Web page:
16. Cito Culver – Charleston RiverDogs, Low-A
.228/.344/.278, 0 HR, 12 SB, 84 wRC+ (217 PA)
This past month was essentially more of the same for Culver, with his propensity to swing and miss combined with an utter lack of power scaring away many a scout. His defense remains solid-average or better, but his base-running is little more than passable (he was caught in four of ten attempts in May), and I suspect the walks may dissipate at higher levels if he continues to struggle to make good contact. Yes, this is a very reactionary approach – but Culver was a fringe prospect to begin with, and he needs the few strong tools he has to play up consistently in order to have value … and that hasn’t happened with any real frequency.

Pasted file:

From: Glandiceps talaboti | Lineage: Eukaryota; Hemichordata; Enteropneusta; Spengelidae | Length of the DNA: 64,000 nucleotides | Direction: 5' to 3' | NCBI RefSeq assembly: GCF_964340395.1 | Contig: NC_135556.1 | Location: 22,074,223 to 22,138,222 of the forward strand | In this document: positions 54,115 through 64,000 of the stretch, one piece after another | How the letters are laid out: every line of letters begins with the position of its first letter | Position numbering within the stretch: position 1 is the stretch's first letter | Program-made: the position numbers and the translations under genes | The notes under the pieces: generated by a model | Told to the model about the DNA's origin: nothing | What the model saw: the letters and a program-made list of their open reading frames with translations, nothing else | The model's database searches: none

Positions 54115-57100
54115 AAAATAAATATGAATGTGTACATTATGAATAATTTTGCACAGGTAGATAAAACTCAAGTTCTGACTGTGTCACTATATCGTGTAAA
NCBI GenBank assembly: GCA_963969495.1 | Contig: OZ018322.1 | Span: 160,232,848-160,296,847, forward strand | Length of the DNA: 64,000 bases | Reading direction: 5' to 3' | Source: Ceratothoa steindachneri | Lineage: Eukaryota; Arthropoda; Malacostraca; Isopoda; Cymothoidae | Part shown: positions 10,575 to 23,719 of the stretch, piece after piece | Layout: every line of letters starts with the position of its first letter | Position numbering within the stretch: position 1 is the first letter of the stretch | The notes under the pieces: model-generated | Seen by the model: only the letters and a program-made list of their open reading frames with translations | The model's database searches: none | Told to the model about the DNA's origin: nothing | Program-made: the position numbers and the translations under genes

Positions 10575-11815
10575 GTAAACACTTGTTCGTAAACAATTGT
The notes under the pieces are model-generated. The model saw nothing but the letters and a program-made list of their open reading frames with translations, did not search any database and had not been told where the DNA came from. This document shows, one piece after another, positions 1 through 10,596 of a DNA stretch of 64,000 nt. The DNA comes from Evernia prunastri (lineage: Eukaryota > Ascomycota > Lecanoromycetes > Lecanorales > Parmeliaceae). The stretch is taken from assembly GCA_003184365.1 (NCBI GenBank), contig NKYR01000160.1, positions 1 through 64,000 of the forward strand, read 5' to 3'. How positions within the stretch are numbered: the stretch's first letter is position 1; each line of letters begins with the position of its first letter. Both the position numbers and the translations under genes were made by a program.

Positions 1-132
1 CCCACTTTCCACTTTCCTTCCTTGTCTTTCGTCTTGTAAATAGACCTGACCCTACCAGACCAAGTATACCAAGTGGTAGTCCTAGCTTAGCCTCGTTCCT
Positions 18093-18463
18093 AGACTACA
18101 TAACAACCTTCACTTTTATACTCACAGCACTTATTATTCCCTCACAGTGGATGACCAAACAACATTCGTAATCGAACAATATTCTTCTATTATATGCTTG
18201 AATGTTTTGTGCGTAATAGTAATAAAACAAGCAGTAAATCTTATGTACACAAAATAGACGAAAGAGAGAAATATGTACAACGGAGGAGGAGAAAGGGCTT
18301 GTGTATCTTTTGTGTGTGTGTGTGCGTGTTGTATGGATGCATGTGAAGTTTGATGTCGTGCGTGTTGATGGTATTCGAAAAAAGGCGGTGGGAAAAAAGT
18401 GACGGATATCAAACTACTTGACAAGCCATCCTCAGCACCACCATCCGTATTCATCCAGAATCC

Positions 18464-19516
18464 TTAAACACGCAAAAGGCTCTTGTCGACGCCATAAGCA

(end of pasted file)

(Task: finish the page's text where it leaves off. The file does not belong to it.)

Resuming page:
17. Greg Bird – Extended Spring Training
I suspect Bird will debut for the Gulf Coast Yankees in late June, though there are rumblings that Staten Island is not out of the question as his bat has looked quite strong in Extended Spring Training.
18. D.J. Mitchell – Empire State Yankees, Triple-A & New York Yankees, MLB
AAA – 53.0 IP, 45 H, 15 BB, 46 K, 4.42 ERA, 3.52 FIP
MLB – 2.2 IP, 4 H, 1 BB, 1 K, 3.38 ERA, 3.40 FIP
Mitchell’s first tour with the Yankees was fairly underwhelming, though it did provide a fair portrait of what he offers on the mound – solid command and control, solid stuff, and a propensity for groundballs. He has shown some newfound immunity to lefties this season, holding them to a .221/.292/.326 line over 86 plate appearances; a small sample size, to be sure, but something worth our consideration nonetheless. The most interesting aspect of Mitchell’s development may well be whether the next step is taken with the Yankees, as he has little to prove in the minors.